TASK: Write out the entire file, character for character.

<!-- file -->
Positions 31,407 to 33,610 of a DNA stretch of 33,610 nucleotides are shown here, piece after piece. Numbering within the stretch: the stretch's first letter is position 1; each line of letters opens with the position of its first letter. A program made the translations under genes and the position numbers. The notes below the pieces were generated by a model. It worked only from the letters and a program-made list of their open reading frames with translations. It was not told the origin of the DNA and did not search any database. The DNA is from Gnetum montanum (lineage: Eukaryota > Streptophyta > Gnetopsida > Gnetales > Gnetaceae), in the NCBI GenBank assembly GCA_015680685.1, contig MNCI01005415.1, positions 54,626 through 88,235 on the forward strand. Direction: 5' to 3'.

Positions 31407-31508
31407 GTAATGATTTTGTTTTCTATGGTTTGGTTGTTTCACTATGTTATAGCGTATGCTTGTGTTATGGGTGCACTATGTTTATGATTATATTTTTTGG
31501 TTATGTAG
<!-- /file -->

Positions 31,407 to 33,610 of a DNA stretch of 33,610 nucleotides are shown here, piece after piece. Numbering within the stretch: the stretch's first letter is position 1; each line of letters opens with the position of its first letter. A program made the translations under genes and the position numbers. The notes below the pieces were generated by a model. It worked only from the letters and a program-made list of their open reading frames with translations. It was not told the origin of the DNA and did not search any database. The DNA is from Gnetum montanum (lineage: Eukaryota > Streptophyta > Gnetopsida > Gnetales > Gnetaceae), in the NCBI GenBank assembly GCA_015680685.1, contig MNCI01005415.1, positions 54,626 through 88,235 on the forward strand. Direction: 5' to 3'.

Positions 31407-31508
31407 GTAATGATTTTGTTTTCTATGGTTTGGTTGTTTCACTATGTTATAGCGTATGCTTGTGTTATGGGTGCACTATGTTTATGATTATATTTTTTGG
31501 TTATGTAG